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Black dogfish Centroscyllium fabricii (Reinhardt) 1825

[Bigelow and Schroeder, 1948, p. 482.]

[Garman, 1913, pl. 10, figs. 5-8.]

Black dogfish (Centroscyllium fabricii)

Figure 19.—Black dogfish (Centroscyllium fabricii), female, about 25 inches long, from the southeast slope of Georges Bank. A, first three upper teeth counted from center of jaw; B, twentieth upper tooth; C, first three lower teeth; D. lower sixteenth tooth; about 5 times natural size. From Bigelow and Schroeder. Drawings by E. N. Fischer.


The notched margin of the upper tail lobe distinguishes this shark at a glance from the spiny dogfish, with which it agrees in having a long pointed spine at the front edge of each dorsal fin. It differs further from the common dogfish in that its dorsal spines are deeply grooved along each side, whereas in the "dog" they are rounded; in the location of the pelvic fins, the rear axils of [page 52] which stand almost directly under the front origin of the second dorsal fin instead of some distance in front of the latter; in its small pectorals of rounded outline; in the shapes of its teeth, each of which has 3 or 5 sharp points; in its broad rounded snout; and in its very dark color. Like the spiny dogfish, it lacks an anal fin.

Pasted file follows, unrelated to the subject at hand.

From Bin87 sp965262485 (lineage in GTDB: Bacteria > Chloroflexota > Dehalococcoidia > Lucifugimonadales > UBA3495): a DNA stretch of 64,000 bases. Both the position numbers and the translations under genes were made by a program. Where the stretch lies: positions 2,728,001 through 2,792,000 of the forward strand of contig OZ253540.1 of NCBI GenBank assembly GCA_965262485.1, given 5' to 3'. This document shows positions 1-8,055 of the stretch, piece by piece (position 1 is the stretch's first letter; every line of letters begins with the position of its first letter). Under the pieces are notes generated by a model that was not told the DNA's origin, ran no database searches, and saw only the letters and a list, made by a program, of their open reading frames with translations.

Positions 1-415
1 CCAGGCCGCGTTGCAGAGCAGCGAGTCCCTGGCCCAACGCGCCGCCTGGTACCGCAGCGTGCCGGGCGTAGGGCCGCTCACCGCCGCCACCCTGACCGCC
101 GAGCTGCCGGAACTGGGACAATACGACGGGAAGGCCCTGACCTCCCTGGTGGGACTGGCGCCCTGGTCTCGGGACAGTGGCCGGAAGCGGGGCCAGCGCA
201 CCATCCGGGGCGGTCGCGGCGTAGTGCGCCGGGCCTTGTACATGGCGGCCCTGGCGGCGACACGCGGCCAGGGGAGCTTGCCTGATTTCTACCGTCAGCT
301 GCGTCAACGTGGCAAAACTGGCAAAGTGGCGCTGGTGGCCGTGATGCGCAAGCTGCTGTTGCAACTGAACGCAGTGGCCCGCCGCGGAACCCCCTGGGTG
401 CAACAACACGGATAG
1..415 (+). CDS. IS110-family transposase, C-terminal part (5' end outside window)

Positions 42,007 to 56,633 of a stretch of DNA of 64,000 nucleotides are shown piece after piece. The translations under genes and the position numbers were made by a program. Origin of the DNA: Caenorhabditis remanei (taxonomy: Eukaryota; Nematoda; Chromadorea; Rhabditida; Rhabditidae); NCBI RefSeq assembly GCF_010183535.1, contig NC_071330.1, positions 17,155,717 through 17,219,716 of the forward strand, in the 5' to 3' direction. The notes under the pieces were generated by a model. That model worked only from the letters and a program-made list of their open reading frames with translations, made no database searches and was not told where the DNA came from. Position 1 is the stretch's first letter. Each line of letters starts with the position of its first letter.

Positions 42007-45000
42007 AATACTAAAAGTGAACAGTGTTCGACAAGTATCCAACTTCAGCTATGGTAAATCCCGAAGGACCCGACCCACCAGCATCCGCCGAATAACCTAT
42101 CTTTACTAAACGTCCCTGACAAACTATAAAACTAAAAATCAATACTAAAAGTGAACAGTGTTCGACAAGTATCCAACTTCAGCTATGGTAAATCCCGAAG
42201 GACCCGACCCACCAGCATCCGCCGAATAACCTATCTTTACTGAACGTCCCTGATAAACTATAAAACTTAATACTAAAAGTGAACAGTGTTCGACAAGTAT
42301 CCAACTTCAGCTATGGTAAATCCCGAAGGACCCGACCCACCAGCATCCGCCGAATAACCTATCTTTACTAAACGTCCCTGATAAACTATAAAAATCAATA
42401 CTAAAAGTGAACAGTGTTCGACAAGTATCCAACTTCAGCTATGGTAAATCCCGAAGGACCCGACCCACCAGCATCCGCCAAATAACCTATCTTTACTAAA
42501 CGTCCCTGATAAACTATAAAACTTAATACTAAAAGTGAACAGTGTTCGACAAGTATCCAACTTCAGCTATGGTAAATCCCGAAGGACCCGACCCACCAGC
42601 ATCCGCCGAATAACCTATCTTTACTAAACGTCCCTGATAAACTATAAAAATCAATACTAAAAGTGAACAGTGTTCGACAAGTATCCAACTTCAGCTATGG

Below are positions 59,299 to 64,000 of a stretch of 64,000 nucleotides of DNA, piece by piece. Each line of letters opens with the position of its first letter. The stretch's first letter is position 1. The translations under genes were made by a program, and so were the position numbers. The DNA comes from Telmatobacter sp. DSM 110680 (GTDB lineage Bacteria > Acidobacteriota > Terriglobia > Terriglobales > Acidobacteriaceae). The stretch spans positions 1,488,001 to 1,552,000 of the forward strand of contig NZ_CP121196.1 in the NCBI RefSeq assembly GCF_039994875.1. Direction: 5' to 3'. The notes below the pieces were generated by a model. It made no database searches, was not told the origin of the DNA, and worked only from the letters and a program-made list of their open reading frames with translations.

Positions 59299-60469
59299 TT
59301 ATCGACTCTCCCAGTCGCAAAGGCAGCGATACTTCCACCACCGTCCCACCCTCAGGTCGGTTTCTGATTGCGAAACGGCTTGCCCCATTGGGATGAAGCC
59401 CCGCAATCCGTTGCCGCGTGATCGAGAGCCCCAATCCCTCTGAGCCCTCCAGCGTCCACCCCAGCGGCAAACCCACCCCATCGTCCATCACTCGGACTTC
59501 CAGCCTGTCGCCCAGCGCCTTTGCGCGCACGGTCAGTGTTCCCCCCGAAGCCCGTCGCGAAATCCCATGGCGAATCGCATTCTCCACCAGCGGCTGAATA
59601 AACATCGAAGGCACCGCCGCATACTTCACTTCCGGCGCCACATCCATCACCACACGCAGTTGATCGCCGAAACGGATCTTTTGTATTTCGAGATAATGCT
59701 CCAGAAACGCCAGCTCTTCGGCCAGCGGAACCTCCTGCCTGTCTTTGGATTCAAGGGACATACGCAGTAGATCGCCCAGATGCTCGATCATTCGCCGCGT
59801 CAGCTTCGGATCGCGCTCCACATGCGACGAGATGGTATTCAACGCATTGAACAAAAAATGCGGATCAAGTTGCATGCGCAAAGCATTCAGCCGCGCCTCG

Adult specimens range from 2 to 31/2 feet in length, that is, about the same size as the spiny dogfish.


Uniform dark brown to black, below as well as above.


In West Greenland waters cephalopods, pelagic crustaceans, and medusae have been found in their stomachs, and females have been taken with embryos in February. Perhaps they are luminescent, for their skins bear minute deeply pigmented dots, suggesting the light organs of the brilliantly luminescent shark Isistius brasiliensis.

General range—

Northern North Atlantic; Faroe Bank, Faroe-Shetland Channel and Iceland in the east; West Greenland; Davis Strait; and outer slopes of the fishing banks in the west, southward to Georges Bank; chiefly deeper than 150 fathoms.

Occurrence in the Gulf of Maine—

In the years when a long line fishery for halibut was carried on regularly, black dogfish were often caught along the slopes of the offshore Banks, from Grand to Browns and to the eastern part of Georges, if sets were made down to 200 fathoms or deeper. And while they dropped out of sight with the general abandonment of that fishery, no doubt they are as plentiful now as formerly, for we trawled about 100 of them, 6 to 241/2 inches long, off southwestern Nova Scotia, at 290 to 580 fathoms, on the Caryn of the Woods Hole Oceanographic Institution, in June 1949. How far they range to the west and south, at the appropriate depths, is not known.[38]

[38] Its range has been said to extend to New York, but without supporting evidence; and report of a young one from the Gulf of Mexico (Goode and Bean, Smithsonian Contrib. Knowledge, vol. 30, 1895, p. 11), probably was based on some other shark.